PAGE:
Learning Materials Lessons

English Tense 2 of 12: The Present Continuous

July 1, 2013

The students in the above photo are playing volleyball. 

It is time for the second of 12 lessons on the 12 English tenses! Have you checked out last month’s lesson on the Simple Present? You might be surprised to find a new use of the Simple Present that you didn’t know before!

July’s tense is the Present Continuous. It’s form is:

[am/is/are + present participle]

 

The Present Continuous is used for the following things:

  • to talk about something happening at this moment (or something that is NOT happening at this moment)
  • to talk about something that is planned to happen in the near future
  • to talk about a much longer action that is happening at this time in your life
  • to complain about someone’s habits or actions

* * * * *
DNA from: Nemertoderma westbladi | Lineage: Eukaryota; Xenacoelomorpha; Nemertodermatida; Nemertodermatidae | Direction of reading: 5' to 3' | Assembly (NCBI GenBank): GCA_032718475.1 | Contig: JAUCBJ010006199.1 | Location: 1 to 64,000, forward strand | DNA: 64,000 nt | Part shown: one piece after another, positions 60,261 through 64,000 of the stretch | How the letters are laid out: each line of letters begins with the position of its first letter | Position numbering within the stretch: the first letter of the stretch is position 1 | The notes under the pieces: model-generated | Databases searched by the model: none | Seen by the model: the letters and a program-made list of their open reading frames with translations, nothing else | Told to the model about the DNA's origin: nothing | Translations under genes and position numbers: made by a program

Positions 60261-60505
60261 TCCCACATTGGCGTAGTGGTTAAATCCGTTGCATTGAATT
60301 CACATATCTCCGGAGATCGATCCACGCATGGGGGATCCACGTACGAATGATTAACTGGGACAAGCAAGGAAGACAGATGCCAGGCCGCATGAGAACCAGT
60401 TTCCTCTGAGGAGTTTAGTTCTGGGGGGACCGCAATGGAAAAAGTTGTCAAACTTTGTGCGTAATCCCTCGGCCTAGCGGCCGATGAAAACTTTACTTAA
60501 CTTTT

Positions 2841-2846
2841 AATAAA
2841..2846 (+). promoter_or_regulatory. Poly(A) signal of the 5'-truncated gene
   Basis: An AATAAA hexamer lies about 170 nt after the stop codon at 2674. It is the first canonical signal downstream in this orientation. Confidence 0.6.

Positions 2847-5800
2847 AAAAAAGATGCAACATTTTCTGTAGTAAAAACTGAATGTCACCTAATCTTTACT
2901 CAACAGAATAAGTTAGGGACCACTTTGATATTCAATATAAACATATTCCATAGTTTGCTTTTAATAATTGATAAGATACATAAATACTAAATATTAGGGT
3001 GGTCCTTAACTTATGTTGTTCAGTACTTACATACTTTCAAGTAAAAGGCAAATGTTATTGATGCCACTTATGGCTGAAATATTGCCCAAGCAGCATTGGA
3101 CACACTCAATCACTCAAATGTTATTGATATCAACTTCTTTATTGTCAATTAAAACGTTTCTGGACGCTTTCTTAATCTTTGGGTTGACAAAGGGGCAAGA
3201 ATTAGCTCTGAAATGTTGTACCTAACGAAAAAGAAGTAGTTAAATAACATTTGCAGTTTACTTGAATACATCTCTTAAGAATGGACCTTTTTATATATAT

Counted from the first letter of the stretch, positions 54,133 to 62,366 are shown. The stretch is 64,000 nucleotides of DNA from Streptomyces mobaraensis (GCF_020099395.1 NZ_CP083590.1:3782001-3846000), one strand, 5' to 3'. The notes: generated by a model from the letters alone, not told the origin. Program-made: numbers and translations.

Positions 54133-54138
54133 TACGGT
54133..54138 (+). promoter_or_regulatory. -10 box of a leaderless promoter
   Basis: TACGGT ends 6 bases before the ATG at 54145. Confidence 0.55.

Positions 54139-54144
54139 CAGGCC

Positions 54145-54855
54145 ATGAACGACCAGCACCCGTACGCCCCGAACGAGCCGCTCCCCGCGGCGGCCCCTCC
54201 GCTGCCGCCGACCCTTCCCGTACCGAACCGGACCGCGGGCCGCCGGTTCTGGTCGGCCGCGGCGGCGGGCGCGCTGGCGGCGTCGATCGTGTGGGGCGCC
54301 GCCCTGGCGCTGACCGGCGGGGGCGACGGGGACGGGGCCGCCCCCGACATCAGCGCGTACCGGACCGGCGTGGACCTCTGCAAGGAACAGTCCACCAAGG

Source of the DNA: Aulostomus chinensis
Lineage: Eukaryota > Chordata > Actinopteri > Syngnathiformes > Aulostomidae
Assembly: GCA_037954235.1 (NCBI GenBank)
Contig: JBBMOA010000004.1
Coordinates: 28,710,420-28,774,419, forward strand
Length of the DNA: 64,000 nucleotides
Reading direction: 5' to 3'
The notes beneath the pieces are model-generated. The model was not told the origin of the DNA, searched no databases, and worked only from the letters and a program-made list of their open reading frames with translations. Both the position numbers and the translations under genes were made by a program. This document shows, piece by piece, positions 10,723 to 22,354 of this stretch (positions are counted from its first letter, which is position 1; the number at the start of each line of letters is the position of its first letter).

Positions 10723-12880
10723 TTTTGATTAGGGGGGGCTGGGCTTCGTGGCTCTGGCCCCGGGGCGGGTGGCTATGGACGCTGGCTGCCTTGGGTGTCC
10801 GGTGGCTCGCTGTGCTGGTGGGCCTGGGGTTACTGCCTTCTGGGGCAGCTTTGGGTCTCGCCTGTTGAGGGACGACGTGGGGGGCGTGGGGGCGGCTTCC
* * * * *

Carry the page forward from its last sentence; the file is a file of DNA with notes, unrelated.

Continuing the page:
Let’s take a look at each of these!

Uses of the Present Continuous

1. To talk about something happening at this moment (or something that is NOT happening at this moment)

  • I am reading. 
  • My roommate is listening to music.
  • The girl is singing.
  • We are laughing.
  • The kids are running.

2. To talk about something that is planned to happen in the near future

  • We are leaving at 10 am tomorrow. 
  • The bus is leaving in five minutes!
  • I am going home in one month.

3. To talk about a much longer action that is happening at this time in your life

  • I am living in San Diego. 
  • He is living in San Francisco.
  • We are studying at CISL.
  • She is taking the CISL TOEFL course.
  • I am trying to perfect my English skills at Converse.

4. To complain about someone’s habits or actions (used with “always)

  • My neighbor is always playing her music so loudly!
  • She is always talking when I am trying to study.
  • He is always texting when I am trying to talk to him!

Notes on the Present Continuous:

Don’t forget that this tense is also called the “Present Progressive.”

Remember that this tenses cannot be used with Non-Action verbs. Non-Action verbs are verbs that don’t express action, like “think” or “like” or “love.” These verbs should (in general) not be used as “ing” verbs.

To learn more about Non-Action verbs, check out our post on their uses and rules!.

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